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|Title:||An investigation of the frost resistance of air-entrained and nonair-entrained roller-compacted concrete (RCC) mixtures for pavement applications|
|Authors:||Structures Laboratory (U.S.)|
Ragan, Steven A.
Pittman, David W.
Grogan, William P.
Freezing and thawing cycles
Pavement condition survey
Roller-compacted concrete (RCC)
Frost resistant concrete
Air content of concrete
|Publisher:||Geotechnical Laboratory (U.S.)|
Engineer Research and Development Center (U.S.)
|Series/Report no.:||Technical report (U.S. Army Engineer Waterways Experiment Station) ; GL-90-18.|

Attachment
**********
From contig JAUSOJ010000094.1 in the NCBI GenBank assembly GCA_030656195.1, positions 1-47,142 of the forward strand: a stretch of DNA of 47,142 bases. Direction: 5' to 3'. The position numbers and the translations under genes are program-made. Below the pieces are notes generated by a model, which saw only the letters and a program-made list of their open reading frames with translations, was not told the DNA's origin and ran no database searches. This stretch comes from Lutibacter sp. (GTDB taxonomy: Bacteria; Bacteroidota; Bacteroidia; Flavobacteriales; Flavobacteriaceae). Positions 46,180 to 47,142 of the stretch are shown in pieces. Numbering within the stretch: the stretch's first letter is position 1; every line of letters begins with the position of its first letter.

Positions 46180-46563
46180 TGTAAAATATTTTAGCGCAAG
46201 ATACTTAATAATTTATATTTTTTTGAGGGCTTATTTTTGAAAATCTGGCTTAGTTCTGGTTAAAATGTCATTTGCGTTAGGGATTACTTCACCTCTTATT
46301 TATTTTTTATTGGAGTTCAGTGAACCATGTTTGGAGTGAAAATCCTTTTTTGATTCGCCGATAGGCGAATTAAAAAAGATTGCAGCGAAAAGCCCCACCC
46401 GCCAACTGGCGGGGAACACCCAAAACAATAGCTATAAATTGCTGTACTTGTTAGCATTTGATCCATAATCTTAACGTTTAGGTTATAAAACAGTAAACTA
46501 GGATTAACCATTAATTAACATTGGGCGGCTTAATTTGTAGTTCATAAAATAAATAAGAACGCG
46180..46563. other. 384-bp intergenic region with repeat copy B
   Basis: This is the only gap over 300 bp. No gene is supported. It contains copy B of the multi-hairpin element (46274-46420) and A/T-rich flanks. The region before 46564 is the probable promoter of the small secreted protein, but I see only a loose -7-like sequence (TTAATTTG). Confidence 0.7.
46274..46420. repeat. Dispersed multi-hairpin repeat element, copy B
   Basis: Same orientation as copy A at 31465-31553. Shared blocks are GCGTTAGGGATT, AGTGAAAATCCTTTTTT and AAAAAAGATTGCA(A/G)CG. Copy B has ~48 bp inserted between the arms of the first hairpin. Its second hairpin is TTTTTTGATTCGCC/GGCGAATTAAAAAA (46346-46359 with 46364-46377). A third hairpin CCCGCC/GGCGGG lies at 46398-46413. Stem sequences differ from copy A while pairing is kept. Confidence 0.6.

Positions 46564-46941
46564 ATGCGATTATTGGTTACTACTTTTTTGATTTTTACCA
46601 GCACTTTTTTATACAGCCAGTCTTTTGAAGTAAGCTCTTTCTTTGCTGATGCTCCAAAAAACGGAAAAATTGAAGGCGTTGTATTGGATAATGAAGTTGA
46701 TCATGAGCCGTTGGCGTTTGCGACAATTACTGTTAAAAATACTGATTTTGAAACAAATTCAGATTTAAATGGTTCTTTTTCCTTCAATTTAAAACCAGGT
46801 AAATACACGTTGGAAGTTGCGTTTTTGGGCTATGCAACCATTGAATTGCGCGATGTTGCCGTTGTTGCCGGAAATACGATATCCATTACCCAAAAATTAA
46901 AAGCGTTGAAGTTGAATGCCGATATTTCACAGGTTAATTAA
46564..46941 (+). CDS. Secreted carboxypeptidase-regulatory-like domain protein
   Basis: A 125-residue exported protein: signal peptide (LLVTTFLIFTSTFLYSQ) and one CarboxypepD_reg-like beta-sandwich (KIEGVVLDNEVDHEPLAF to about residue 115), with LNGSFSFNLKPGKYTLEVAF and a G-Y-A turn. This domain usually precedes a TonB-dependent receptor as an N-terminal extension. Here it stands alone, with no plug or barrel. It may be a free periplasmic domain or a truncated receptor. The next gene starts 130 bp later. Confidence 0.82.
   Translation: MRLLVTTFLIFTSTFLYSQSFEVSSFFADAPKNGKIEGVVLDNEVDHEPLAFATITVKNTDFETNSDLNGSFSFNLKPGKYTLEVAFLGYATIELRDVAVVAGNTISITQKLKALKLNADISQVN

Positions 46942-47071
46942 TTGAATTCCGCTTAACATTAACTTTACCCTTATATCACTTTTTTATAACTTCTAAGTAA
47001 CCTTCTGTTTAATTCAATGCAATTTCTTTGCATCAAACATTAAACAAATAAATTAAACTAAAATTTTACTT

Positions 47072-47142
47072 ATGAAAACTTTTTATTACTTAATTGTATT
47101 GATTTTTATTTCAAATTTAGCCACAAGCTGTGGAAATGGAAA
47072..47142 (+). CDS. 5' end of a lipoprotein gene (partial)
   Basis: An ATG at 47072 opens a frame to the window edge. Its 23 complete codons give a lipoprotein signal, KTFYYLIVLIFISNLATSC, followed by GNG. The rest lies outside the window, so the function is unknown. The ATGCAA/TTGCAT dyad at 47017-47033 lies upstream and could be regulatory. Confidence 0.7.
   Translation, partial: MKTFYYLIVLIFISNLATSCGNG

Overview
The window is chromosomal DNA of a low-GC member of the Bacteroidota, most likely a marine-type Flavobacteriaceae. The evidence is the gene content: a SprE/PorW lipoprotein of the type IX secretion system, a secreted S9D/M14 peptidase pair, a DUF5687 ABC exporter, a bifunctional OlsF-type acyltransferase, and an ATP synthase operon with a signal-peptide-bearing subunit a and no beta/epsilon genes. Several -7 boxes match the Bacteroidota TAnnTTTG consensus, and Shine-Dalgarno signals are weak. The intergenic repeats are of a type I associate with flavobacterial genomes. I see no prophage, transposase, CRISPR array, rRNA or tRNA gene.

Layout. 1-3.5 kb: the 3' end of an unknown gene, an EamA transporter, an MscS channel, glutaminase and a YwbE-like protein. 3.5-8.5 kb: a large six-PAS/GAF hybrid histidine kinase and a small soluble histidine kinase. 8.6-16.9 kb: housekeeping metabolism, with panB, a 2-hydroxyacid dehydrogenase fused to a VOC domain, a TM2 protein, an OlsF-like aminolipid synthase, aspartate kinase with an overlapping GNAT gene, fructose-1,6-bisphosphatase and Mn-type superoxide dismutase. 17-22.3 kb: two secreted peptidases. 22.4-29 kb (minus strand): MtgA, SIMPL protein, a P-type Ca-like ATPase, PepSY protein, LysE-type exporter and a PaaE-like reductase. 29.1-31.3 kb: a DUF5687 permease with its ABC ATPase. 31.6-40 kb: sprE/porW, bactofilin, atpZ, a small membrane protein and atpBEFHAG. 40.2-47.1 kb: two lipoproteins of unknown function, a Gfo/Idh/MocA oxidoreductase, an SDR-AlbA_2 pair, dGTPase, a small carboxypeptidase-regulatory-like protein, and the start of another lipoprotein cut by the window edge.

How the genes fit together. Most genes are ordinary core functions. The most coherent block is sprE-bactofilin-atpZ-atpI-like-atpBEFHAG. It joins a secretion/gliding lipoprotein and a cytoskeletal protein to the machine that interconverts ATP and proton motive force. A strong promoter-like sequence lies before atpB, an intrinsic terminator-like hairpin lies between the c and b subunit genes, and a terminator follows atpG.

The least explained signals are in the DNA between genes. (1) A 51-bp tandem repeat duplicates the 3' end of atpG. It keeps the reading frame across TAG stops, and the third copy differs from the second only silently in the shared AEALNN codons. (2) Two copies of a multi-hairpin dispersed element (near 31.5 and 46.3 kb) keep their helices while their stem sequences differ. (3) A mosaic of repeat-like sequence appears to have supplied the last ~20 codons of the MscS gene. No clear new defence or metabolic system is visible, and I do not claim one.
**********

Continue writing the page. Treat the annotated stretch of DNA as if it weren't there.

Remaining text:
Abstract: Roller-compacted concrete (RCC) pavements employ a relatively new paving technique in which a zero-slump portland cement concrete mixture is placed using asphalt concrete pavers and compacted with vibratory and rubber-tired rollers. RCC pavements have been widely used by the US Army for such applications as motor pools and tank trails, primarily because of its low construction cost and ability to withstand tank traffic. One of the chief concerns for using RCC pavements is the durability of RCC in freezing and thawing conditions. Conventional concrete pavements are normally air-entrained to protect the concrete in freezing and thawing conditions; however, attempts to air-entrain RCC mixtures have met with little success. Although, the nonair-entrained RCC has performed well in freezing and thawing field conditions in the past, samples from these pavements tested in the laboratory have demonstrated poor frost resistance. Since the demand for RCC pavements by the US Army for hardstands in freezing and thawing areas has increased each year, the question of the frost resistance of RCC had to be addressed. The two objectives of the study presented in this report are: (a) to determine if a proper air-void system can be entrained in RCC pavement mixtures proportioned with several types and dosage rates of air-entraining admixtures and with various aggregate gradings, and (b) to evaluate the frost resistance of nonair-entrained RCC pavement mixtures and investigate material, construction, and site conditions which might influence the frost resistance of RCC pavements. The results of the air-entrained RCC study demonstrated that a variety of RCC mixtures with various AEA types and dosage rates, and with various aggregate gradings, may be entrained with air voids sufficient to protect the concrete from frost damage. Four test pads built at WES, and a small test strip at Fort Drum, New York, verified that RCC may also be effectively air-entrained in field applications. The results of the nonair-entrained study demonstrated that the eleven RCC pavement sites that were surveyed (in the United States, West Germany, Norway, and Sweden) in freezing and thawing climates have performed successfully in their environment, despite being nonair-entrained. Most of the pavement samples obtained from the sites (none were obtained from West Germany) performed poorly in laboratory tests for frost resistance. NOTE: This file is very large. Please allow your browser several minutes to download the file.
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